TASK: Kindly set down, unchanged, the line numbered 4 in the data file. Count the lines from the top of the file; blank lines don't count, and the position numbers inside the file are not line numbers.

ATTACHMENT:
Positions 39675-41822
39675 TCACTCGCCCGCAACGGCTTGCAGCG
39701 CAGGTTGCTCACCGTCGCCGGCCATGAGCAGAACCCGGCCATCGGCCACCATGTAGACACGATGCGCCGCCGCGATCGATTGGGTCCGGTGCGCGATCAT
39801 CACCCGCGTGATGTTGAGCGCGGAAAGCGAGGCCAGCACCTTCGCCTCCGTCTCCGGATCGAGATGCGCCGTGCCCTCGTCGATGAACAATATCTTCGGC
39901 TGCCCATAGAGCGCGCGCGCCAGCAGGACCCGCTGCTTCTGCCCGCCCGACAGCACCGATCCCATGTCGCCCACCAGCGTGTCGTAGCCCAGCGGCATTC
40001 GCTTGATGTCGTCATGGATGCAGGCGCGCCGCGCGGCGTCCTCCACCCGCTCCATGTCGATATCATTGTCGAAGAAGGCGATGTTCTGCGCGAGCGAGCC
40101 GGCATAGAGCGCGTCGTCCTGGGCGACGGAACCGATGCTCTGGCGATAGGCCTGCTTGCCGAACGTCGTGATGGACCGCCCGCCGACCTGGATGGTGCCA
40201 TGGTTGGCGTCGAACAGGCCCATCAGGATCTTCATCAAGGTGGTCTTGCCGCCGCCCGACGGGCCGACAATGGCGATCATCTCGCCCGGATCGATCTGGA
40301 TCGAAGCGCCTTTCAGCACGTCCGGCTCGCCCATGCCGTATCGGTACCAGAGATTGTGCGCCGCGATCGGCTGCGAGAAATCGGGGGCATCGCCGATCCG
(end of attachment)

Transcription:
39801 CACCCGCGTGATGTTGAGCGCGGAAAGCGAGGCCAGCACCTTCGCCTCCGTCTCCGGATCGAGATGCGCCGTGCCCTCGTCGATGAACAATATCTTCGGC